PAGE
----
Another great year for the River Campus?

Thursday, October 23, 2008

Hello, everyone. Long time no see, huh?

Those of you who've read this magazine since its creation will recognize me as SE Live's first editor, the Southeast Missourian's former arts and entertainment editor. For the past several months I've been a bit out of the entertainment loop, since I'm now helping to oversee the Southeast Missourian's operation of its website,

But since Chris Harris was out of town earlier this week, she asked me to fill in as editor, and I'm honored.

As I wondered what to write about in this guest column, the first thing that came to mind was last year's big entertainment story, Southeast Missouri State University's River Campus. Last year the River Campus had a great inaugural season with sold-out shows — touring and locally produced — one after another. Musicals, symphony concerts, dance concerts — all of them brought in more people than Southeast's productions ever had before, thanks in large part to the 1,800-seat capacity of the Bedell Performance Hall.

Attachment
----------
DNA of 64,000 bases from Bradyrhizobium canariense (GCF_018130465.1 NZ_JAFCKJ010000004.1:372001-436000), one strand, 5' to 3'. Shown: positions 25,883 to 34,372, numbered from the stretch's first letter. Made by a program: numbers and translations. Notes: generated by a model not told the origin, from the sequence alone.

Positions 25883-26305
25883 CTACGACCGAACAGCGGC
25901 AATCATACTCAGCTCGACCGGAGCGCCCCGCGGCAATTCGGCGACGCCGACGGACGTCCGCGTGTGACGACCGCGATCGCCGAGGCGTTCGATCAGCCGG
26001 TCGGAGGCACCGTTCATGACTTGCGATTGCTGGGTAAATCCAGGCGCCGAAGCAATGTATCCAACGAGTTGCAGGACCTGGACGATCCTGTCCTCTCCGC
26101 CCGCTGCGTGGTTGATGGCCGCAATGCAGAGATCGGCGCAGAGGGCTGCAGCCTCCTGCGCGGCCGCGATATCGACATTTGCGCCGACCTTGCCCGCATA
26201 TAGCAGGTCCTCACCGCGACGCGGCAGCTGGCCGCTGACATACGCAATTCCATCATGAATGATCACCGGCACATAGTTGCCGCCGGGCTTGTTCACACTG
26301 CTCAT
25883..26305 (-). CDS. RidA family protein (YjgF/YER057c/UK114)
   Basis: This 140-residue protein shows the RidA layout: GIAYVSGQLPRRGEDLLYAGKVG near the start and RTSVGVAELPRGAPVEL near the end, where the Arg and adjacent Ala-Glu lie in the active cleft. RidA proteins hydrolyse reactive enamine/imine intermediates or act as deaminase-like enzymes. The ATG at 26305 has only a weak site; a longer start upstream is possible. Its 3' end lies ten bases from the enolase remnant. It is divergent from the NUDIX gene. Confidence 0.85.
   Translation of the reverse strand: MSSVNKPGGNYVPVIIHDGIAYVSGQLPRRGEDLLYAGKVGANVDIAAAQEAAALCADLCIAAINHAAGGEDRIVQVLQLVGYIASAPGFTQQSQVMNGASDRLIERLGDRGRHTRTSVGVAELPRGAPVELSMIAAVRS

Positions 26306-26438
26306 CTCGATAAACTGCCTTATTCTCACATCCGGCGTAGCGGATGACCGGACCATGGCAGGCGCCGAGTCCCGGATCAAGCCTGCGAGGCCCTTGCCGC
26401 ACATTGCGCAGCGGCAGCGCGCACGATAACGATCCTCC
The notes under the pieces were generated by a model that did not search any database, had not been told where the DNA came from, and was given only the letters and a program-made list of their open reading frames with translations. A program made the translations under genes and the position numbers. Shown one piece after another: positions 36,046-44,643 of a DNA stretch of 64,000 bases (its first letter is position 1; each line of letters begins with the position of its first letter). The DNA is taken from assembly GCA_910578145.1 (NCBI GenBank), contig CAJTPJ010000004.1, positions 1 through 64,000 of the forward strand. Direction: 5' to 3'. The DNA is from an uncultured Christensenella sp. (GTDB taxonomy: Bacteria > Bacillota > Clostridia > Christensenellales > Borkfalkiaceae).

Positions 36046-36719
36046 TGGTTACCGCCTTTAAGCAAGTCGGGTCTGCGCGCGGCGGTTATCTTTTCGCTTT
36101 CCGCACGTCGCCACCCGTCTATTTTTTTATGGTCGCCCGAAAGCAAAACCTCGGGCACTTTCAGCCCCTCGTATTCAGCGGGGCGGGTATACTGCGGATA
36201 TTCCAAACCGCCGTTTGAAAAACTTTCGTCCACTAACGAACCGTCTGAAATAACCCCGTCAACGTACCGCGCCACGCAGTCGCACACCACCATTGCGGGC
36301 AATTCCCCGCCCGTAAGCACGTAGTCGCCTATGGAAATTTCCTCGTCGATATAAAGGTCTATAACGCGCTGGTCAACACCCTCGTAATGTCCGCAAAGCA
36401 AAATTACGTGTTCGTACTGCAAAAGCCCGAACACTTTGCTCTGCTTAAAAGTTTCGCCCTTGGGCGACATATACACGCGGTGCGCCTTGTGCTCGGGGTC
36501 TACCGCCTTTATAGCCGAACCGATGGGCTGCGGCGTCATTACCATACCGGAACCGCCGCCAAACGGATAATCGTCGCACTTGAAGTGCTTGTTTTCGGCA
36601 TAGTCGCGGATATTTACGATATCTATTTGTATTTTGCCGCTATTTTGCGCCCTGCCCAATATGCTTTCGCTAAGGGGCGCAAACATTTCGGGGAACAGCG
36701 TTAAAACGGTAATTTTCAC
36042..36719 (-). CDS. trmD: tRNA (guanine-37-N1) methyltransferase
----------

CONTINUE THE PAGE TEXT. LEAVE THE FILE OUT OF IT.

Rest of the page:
This year plenty of big productions are on the schedule. The university already debuted its theater season with the musical "The 1940s Radio Hour." As I write this column Monday night, the university is getting ready to host the sensational touring production "Stomp." Coming soon is the touring production of "Sweeney Todd." If it's anywhere near as good as the movie starring Johnny Depp and Helena Bonham-Carter, the stage version will be amazing. "Hairspray," "Footloose" and the Moscow Ballet's "Great Russian Nutcracker" will help round out the touring season.

Year one was big. Can year two be as big?

We're still early in the season, so the answer is still unclear. Last year I pondered whether the outstanding ticket sales at the River Campus had to do with the novelty of the new venue or the quality of its programming. This year, year two, is the year that will reveal that answer. At this point, pretty much anyone who's interested in going to a show at the River Campus and who can afford a ticket has gone. Will they keep coming back?

In a few months we'll know the answer. Let's hope they do, because having a vibrant performing arts center can only benefit the city now that the River Campus is open.

Of course, it's also safe to say many people might have less money for tickets this year (especially season tickets), what with the bad economy and all. But surely Wall Street isn't powerful enough to ruin the River Campus season. Is it?

A guest column by former SE Live editor Matt Sanders.

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